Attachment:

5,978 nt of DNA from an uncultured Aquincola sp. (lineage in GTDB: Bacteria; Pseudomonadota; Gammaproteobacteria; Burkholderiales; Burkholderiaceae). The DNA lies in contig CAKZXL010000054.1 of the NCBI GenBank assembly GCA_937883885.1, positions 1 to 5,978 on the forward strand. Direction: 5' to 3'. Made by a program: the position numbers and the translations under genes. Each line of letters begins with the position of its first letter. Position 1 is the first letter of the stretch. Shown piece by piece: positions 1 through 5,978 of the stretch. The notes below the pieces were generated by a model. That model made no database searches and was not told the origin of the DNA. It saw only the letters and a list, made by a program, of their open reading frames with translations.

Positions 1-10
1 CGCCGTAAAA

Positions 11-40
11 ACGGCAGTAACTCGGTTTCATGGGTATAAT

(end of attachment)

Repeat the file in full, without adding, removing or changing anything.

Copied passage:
5,978 nt of DNA from an uncultured Aquincola sp. (lineage in GTDB: Bacteria; Pseudomonadota; Gammaproteobacteria; Burkholderiales; Burkholderiaceae). The DNA lies in contig CAKZXL010000054.1 of the NCBI GenBank assembly GCA_937883885.1, positions 1 to 5,978 on the forward strand. Direction: 5' to 3'. Made by a program: the position numbers and the translations under genes. Each line of letters begins with the position of its first letter. Position 1 is the first letter of the stretch. Shown piece by piece: positions 1 through 5,978 of the stretch. The notes below the pieces were generated by a model. That model made no database searches and was not told the origin of the DNA. It saw only the letters and a list, made by a program, of their open reading frames with translations.

Positions 1-10
1 CGCCGTAAAA

Positions 11-40
11 ACGGCAGTAACTCGGTTTCATGGGTATAAT